Cymbals

When I am Benevolent Dictator, there will be no entertainment permitting, but cymbals and snares will be controlled substances with a licensing exam.

They are the ketchup of music.

There's nothing wrong with ketchup, but some people think you should just drown everything in that shit.

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11 Responses:

  1. Lun Esex says:

    As opposed to mayonaise, which should just be eaten straight from the jar.

    More ketchup?

  2. Mark Welch says:

    I have a 50 watt bullhorn.

  3. WTF Pancakes says:

    Does that mean something from Peter Gabriel's 3rd album will be your national anthem?

    I have quite a list when I'm not-so-Benevolent Dictator. I'm starting with the folks that use a "K" instead of a "C" to make their shop seem more "folksy." Up against the wall with 'em all.

    • Erbo says:

      Well, the Third Album didn't use any cymbals, but it did use the "gated snare" sound invented by Phil Collins and Hugh Padgam. In fact, "Intruder" was written around that sound. But still, snares.

      • WTF Pancakes says:

        I would have sworn those were toms. That said, my ears aren't the most cultured around.

        • Erbo says:

          Well, you know how the background beat of "Intruder" is basically "boom-boom-DOOM-boom, boom-DOOM"? The "boom" sounds are toms, and the "DOOM" sound is the gated snare.

          Also, the sound should be credited to Phil Collins, producer Hugh Padgham (correct spelling), and engineer Steve Lillywhite (who I missed in the first go round).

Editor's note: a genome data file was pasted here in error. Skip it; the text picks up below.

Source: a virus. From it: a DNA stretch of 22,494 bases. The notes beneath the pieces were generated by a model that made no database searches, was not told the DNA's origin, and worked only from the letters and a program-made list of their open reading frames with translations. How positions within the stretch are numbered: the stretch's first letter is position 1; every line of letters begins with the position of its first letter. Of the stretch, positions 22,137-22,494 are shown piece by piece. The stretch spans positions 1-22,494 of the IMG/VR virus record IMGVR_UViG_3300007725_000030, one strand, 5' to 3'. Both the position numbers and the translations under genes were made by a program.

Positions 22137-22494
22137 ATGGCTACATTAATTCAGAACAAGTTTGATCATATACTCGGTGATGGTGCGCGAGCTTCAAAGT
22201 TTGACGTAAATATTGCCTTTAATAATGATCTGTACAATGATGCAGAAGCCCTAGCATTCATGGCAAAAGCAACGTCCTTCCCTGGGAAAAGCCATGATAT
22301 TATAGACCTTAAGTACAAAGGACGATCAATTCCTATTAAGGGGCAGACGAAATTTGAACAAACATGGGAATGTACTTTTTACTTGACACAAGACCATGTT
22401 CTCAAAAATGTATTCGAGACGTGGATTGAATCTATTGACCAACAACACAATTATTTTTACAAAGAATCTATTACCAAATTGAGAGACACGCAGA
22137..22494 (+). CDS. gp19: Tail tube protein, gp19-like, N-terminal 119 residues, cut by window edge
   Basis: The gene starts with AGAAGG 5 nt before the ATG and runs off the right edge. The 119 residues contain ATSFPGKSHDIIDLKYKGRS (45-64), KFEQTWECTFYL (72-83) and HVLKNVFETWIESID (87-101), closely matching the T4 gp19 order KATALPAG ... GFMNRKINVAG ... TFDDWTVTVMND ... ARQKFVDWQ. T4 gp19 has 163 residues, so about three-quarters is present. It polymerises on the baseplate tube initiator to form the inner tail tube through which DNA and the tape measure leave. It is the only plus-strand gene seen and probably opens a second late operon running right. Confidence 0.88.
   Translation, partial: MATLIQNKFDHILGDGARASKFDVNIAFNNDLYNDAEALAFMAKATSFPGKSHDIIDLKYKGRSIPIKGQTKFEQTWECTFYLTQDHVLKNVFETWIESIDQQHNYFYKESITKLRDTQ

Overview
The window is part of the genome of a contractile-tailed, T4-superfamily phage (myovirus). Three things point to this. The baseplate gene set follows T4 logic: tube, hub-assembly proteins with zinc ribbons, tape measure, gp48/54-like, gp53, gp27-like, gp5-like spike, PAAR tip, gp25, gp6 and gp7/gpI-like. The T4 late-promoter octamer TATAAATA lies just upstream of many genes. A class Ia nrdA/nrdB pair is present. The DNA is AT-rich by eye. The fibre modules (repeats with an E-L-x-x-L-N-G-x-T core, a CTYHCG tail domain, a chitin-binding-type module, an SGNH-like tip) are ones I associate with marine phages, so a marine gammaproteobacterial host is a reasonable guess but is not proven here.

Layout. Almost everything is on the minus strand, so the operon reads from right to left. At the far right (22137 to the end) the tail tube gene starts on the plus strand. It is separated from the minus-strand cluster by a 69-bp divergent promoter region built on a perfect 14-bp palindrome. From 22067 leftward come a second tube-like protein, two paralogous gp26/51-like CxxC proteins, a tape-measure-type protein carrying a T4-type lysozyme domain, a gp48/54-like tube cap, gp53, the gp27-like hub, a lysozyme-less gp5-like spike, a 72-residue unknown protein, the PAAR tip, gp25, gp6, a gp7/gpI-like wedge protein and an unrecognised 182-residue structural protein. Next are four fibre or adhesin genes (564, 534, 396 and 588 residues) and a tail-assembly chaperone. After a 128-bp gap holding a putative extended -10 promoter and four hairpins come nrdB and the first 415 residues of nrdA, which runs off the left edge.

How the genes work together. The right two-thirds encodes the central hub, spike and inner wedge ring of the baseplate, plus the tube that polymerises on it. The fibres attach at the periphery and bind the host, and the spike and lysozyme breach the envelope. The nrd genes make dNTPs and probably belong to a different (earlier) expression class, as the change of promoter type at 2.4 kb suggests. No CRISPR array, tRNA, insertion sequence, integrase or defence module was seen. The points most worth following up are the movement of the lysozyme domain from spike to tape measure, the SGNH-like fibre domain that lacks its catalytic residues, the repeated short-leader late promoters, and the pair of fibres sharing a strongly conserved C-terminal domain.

• jwz says:

      Well, it is definitely one of the best albums of all time, and I'll fight anyone who says different.

      For those who don't get the joke that these elderly prog-rockers are making here, "Peter Gabriel 3", sometimes known as "Security" or "The one with Shock the Monkey on it", was technically notable in a few ways, including that it was one of the first albums to make extensive use of the Fairlight, an early minicomputer masquerading as a sampling keyboard; and Gabriel imposed a "no cymbals or snares" rule during recording, which required his musicians to find their high frequencies elsewhere, generally by brutally abusing guitars and using samples of found sounds.

      To their secret shame, the industrial kids owe a great deal of both their technique and their gear to Gabriel, Genesis and King Crimson.

  4. Infrogmation says:

    Demonstration of proper use:

    http://youtu.be/U3W6w-6Vctk 5:45 - 5:55

  5. Different Jamie says:

    Needs moar cowbell.

    Sorry. Someone had to.

  6. Would I still be permitted to have cymbals and snare drums with my scrambled eggs?